Unfortunately, a second transfusion caused Coga’s health to decline with one witness stating that “the wildness of his mind remains unchanged.” Soon afterwards, reports came in from all over Europe that the experiment had been tried several times elsewhere, often with fatal results. It was at this point that the conception of blood in purely biological, mechanical terms began to become more prevalent.
Indeed, this all seems fairly preposterous to us now and we might think it strange that these great minds could ever have possibly proposed such outlandish experiments. What is perhaps even stranger however is that they might just have been onto something after all. I say this because research conducted recently in San Francisco has the potential to change our perceptions of blood and what it can do. Saul Villeda is a neuroscientist who experiments on mice. There is a very well-known experiment known as the Morris water navigation task where a mouse is placed in a large pool that contains a platform which the mouse cannot see but which it would love to get onto in order to escape the water. The mouse is repeatedly dropped into the pool so as to determine how quickly it can learn and remember the location of the platform. Young mice learn the location of the platform after six or seven tries and once they’ve learned it, they don’t forget it. In contrast, old mice just never learn, no matter how many times they try.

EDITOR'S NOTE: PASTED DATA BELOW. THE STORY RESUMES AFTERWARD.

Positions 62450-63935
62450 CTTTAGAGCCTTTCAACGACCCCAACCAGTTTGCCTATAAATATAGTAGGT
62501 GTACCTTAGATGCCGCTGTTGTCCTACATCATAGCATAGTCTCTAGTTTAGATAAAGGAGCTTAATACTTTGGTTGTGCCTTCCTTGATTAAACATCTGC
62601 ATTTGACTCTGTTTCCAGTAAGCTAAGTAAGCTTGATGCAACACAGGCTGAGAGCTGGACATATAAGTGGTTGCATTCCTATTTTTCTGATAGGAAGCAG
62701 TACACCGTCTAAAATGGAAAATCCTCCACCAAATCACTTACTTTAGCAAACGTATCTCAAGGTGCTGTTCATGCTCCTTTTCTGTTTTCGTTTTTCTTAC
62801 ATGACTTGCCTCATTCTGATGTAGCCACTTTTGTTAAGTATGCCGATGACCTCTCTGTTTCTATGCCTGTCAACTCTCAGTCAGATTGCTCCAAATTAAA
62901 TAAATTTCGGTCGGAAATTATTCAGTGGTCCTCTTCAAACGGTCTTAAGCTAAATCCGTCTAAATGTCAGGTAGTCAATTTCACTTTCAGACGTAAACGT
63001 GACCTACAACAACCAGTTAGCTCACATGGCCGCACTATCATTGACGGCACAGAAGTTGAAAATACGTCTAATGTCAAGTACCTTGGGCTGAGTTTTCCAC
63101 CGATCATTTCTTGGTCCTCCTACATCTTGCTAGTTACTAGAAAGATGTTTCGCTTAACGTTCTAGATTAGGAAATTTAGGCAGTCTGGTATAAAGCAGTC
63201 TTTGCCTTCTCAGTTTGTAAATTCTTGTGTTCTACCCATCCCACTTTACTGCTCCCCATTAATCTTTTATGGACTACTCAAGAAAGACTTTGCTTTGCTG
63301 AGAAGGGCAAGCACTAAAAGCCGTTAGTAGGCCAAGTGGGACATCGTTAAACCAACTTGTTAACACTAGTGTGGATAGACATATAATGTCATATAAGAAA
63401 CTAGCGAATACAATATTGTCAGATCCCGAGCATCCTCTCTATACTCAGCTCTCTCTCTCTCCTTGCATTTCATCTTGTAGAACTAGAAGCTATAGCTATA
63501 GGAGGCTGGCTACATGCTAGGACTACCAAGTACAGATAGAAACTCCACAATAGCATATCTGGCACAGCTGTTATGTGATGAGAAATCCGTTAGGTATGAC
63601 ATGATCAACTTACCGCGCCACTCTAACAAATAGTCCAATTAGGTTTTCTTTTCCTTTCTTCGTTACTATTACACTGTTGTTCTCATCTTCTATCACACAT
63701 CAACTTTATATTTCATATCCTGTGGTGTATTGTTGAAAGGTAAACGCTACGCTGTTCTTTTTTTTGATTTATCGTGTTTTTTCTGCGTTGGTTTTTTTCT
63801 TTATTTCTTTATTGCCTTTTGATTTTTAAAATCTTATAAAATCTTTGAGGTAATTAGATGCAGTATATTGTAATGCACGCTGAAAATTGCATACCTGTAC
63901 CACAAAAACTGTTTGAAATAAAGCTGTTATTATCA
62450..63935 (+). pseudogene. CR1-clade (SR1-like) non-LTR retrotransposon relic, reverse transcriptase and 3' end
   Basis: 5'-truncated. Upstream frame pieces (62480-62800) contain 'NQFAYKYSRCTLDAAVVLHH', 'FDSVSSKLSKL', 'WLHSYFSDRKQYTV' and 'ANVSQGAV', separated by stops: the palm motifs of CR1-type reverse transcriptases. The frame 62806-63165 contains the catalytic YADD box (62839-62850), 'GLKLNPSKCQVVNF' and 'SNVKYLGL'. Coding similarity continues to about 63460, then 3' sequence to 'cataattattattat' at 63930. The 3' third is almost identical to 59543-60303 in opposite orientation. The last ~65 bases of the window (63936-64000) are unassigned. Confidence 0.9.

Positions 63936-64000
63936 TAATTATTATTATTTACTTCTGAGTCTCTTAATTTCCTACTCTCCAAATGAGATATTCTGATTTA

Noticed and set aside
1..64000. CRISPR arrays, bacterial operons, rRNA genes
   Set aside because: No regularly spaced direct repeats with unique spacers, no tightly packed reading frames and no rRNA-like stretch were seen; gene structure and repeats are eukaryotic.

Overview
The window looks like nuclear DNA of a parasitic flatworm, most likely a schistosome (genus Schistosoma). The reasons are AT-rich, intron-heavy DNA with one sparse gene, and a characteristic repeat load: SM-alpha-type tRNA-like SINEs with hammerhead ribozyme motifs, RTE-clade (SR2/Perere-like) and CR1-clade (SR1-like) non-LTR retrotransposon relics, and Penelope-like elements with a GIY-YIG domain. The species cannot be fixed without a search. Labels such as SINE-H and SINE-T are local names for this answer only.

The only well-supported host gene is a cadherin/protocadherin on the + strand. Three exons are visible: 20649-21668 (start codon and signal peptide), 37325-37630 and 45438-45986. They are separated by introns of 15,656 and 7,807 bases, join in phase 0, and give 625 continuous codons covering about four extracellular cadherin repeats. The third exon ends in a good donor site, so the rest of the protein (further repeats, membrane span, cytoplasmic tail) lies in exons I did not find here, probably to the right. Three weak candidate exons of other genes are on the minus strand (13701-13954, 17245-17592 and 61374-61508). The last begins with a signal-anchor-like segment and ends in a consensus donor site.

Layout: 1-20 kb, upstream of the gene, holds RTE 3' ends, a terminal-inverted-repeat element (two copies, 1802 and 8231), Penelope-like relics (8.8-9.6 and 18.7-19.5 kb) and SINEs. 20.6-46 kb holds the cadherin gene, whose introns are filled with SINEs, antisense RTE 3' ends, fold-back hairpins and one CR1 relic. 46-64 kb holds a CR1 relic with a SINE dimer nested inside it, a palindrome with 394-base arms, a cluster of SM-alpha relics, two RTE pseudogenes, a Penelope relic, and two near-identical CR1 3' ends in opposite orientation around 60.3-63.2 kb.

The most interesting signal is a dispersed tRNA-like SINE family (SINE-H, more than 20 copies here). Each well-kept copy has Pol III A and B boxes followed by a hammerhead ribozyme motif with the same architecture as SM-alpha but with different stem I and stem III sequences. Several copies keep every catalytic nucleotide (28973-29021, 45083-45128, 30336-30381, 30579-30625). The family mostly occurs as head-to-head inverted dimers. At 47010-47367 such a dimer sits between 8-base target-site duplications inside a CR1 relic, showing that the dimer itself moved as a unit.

Saul used this experiment to test if blood can affect learning and memory.He took blood from old mice and put it in young mice and repeated the water maze test only to find that these mice did much, much worse. They behaved as if they had suddenly aged dramatically, wandering aimlessly around the maze. This suggested that the old blood had changed their ability to learn. In the follow-up trial, young mice were given old blood and vice versa. This time, the researchers examined the brains of the mice to see if there was a change in the prevalence of so called “baby” neurons. These neurons are constantly being made by our brain when we’re young but as we age, less neurons are made.
When the results were analysed, it became clear that in the young mice that had been given old blood, there was a 25% decrease in baby neurons. With the old mice that were given young blood, there were two to three times as many neurons and furthermore, they looked much healthier than you would expect in an older mouse. Even more importantly, there was a 20% increase in connections between brain cells. These connections normally decrease as we age which limits the extent to which neurons can communicate. This is thought to be the mechanism by which problems in learning and memory arise.
The researchers believe that the young blood contains certain chemicals which old blood lacks and that once the old mouse gets more of these, the aging process is reversed. It remains to be seen if the same effect would occur in humans but if it did, this could lead to new ways of treating conditions such as Alzheimer’s and Parkinson’s. For example, the relevant chemical factors in young blood could be isolated and used as a preventative therapy. If the cost of production was sufficiently low, one could imagine a scenario where products containing those factors become as prevalent as multivitamins. While such a product may be well in the future, the new exhibition in the Science Gallery is open right now, so be sure to check it out!